New renewable power capacity additions this year are forecast to rise by 290 gigawatts globally, surpassing the previous all-time high set last year, a new report from the International Energy Agency (IEA) found Wednesday.
The record installations come despite the rising costs of key materials used to make solar panels and wind turbines, according to the IEA's annual Renewables Market Report.
The agency predicts that by 2026, global renewable electricity capacity will rise more than 60% from 2020 levels to over 4,800 gigawatts, which is equivalent to the current total global power capacity of fossil fuels and nuclear combined.
Renewables are set to account for almost 95% of the increase in global power capacity through 2026, with solar PV alone providing more than half, according to the report.
The amount of renewable capacity to be added between 2021 and 2026 is expected to be 50% higher than from the period from 2015 to 2020, with the increase driven by stronger support from government policies and more ambitious clean energy goals announced before and during the COP26 Climate Change Conference, according to the IEA.
'This year's record renewable electricity additions of 290 gigawatts are yet another sign that a new global energy economy is emerging,' the IEA Executive Director, Fatih Birol, was quoted as saying in the report. 'The high commodity and energy prices we are seeing today pose new challenges for the renewable industry, but elevated fossil fuel prices also make renewables even more competitive.'
-Four markets account for 80% of expansion
The report expects increased renewables growth in all regions compared with the 2015-2020 period, with China as the global leader in the volume of capacity additions.
China, the biggest emitter in the world annually, is expected to reach 1,200 gigawatts of total wind and solar capacity by 2026, which would be four years earlier than its current target of 2030, according to the report.
The IEA forecasts that India is set to come top in terms of the rate of growth by doubling new installations compared with 2015-2020.
Renewable deployments in Europe and the US are also on track to speed up significantly from the previous five years.
These four markets together account for 80% of renewable capacity expansion globally, according to the report.
'The growth of renewables in India is outstanding, supporting the government's newly announced goal of reaching 500 gigawatts of renewable power capacity by 2030 and highlighting India's broader potential to accelerate its clean energy transition,' Birol said.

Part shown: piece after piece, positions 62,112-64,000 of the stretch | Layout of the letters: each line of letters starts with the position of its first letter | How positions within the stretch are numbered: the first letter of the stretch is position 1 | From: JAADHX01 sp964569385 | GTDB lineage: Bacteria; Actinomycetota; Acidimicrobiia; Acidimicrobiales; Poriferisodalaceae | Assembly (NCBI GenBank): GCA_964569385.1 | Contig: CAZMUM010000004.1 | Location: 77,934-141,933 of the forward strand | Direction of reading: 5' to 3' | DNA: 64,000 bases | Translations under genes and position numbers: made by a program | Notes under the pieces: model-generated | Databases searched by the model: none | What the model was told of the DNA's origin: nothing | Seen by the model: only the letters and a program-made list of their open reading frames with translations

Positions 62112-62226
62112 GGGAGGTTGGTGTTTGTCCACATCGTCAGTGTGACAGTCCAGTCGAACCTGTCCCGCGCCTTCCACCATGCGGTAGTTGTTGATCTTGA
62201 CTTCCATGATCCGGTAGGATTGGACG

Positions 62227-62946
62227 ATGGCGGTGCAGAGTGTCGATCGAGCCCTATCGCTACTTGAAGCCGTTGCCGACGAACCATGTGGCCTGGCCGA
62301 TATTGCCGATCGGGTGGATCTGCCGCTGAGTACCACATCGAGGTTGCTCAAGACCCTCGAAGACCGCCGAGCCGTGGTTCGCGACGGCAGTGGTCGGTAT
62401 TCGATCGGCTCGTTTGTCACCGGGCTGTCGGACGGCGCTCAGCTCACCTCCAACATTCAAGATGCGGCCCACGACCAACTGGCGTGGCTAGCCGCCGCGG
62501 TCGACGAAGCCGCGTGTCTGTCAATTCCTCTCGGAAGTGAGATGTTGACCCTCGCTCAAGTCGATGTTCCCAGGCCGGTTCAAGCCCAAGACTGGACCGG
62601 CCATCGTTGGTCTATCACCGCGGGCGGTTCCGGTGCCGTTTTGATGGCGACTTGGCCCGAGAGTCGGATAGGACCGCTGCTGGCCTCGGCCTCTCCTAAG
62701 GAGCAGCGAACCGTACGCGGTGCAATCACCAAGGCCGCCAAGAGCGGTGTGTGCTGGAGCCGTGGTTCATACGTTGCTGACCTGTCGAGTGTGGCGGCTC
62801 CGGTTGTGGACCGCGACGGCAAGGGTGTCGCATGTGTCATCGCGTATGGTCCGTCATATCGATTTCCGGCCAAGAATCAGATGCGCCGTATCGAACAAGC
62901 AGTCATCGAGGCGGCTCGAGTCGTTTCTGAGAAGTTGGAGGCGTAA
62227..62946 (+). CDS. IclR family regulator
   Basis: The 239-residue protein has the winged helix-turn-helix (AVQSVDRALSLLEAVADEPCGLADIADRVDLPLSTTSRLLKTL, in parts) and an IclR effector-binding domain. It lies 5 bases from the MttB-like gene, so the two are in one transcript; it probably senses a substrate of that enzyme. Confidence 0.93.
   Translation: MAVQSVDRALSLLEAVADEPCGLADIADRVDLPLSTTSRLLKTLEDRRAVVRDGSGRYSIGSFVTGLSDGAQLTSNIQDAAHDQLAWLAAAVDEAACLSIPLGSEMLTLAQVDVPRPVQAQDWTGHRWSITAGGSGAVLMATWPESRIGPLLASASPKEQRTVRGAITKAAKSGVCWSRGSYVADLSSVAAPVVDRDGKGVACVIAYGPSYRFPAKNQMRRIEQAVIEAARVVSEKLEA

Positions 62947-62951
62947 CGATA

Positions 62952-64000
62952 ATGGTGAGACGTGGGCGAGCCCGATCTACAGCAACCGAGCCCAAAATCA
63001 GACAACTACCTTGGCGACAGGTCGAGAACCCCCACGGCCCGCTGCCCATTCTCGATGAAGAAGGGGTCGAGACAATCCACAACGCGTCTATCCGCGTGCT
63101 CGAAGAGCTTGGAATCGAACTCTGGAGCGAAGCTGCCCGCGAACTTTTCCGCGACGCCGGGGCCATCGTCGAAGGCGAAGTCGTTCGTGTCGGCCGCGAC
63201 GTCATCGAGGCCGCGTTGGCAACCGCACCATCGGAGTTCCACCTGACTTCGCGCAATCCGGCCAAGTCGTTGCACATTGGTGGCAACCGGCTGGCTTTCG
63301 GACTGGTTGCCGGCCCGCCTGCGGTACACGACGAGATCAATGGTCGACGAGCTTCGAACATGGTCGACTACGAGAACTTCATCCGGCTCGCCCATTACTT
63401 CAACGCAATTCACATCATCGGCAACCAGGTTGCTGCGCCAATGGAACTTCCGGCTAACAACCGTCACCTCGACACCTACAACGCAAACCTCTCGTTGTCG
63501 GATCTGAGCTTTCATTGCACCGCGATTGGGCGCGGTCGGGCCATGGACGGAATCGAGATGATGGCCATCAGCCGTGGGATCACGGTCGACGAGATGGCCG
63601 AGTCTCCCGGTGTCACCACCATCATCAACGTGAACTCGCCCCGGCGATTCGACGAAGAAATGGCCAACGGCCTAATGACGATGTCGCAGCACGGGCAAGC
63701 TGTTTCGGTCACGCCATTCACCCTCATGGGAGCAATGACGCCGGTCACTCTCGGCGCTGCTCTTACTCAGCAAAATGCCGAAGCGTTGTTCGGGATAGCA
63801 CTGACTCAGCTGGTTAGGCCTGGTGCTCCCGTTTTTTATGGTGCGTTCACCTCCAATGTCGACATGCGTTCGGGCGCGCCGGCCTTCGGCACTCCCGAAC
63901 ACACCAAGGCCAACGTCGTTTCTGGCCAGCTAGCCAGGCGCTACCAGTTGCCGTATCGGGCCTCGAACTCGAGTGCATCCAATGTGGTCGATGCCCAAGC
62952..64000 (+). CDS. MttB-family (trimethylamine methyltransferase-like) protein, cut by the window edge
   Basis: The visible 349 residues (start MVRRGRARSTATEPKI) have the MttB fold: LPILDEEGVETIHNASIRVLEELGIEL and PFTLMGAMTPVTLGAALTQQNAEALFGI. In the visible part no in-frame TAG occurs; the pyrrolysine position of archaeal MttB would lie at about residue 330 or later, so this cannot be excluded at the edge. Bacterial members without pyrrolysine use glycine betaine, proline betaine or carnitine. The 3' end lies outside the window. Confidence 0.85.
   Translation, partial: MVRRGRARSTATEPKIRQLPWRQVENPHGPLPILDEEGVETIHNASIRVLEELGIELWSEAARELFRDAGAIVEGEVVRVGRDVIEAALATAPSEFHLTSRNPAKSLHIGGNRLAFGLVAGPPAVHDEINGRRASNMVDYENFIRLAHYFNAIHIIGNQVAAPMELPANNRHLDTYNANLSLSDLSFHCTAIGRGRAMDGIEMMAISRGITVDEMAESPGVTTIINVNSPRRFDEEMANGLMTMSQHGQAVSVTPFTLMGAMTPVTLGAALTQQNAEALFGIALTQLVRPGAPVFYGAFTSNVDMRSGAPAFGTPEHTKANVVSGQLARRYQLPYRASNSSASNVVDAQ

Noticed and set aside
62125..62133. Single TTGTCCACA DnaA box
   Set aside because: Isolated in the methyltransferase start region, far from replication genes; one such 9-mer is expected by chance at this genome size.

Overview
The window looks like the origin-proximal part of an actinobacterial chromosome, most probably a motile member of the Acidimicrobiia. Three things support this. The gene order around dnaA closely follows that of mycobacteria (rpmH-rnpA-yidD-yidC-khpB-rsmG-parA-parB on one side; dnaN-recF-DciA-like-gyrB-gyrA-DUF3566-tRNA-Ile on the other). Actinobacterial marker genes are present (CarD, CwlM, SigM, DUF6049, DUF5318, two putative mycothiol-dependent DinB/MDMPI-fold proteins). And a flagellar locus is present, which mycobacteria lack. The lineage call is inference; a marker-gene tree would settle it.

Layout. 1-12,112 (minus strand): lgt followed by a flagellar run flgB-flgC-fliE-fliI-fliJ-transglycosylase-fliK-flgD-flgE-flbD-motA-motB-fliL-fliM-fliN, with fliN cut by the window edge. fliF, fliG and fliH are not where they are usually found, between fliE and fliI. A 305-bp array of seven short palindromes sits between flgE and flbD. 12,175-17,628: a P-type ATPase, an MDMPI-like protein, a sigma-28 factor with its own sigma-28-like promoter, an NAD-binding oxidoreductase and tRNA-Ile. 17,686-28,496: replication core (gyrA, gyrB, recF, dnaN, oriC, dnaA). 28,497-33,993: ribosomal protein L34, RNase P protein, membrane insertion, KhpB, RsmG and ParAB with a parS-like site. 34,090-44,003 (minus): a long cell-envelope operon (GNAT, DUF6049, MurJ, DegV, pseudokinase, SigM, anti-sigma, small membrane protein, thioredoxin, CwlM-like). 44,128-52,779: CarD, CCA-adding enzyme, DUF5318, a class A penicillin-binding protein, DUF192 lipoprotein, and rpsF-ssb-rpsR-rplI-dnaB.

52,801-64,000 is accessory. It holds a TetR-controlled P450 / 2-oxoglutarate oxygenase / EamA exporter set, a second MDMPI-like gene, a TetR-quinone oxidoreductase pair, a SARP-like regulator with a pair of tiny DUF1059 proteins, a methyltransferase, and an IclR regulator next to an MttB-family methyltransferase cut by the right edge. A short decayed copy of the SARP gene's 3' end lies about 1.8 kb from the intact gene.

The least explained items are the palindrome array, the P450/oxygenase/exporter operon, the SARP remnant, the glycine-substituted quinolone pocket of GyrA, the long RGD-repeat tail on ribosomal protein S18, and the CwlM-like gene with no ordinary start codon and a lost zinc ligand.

'China continues to demonstrate its clean energy strengths, with the expansion of renewables suggesting the country could well achieve a peak in its CO2 emissions well before 2030,' he noted.
- Solar to lead way but rising commodity prices pose risk
Solar is predicted to remain the 'powerhouse' of growth in renewable electricity, the report said, as solar capacity additions are expected to increase by 17% this year to a new record of around 160 gigawatts.
Onshore wind additions are set to be almost 25% higher on average during the 2015-2020 period, according to the report, which says total offshore wind capacity is to more than triple by 2026.
Record renewables growth is expected despite today's high commodity and transport prices, the IEA said.
However, the international energy watchdog warned that the cost of wind investments would go back up to levels last seen in 2015, while three years of cost reductions for solar PV would be erased if the commodity prices remain high through the end of next year.
Addressing barriers such as permitting and grid integration challenges, social acceptance issues, inconsistent policy approaches and insufficient remuneration could help governments accelerate the growth of renewables, the IEA said, adding that high financing costs in developing countries are also a major obstacle, the report said.
Average yearly renewable capacity additions are 25% higher in the period to 2026 in the report's accelerated case compared to the forecast in the main case scenario.
In the report’s accelerated case, which assumes some of these hurdles are overcome, average annual renewable capacity additions are one-quarter higher in the period to 2026 than is forecast in the main case.
'However, even this faster deployment would still fall well short of what would be needed in a global pathway to net zero emissions by mid-century, which would require renewable power capacity additions over the period 2021-26 to average almost double the rate of the report’s main case,' it said.
By Nuran Erkul Kaya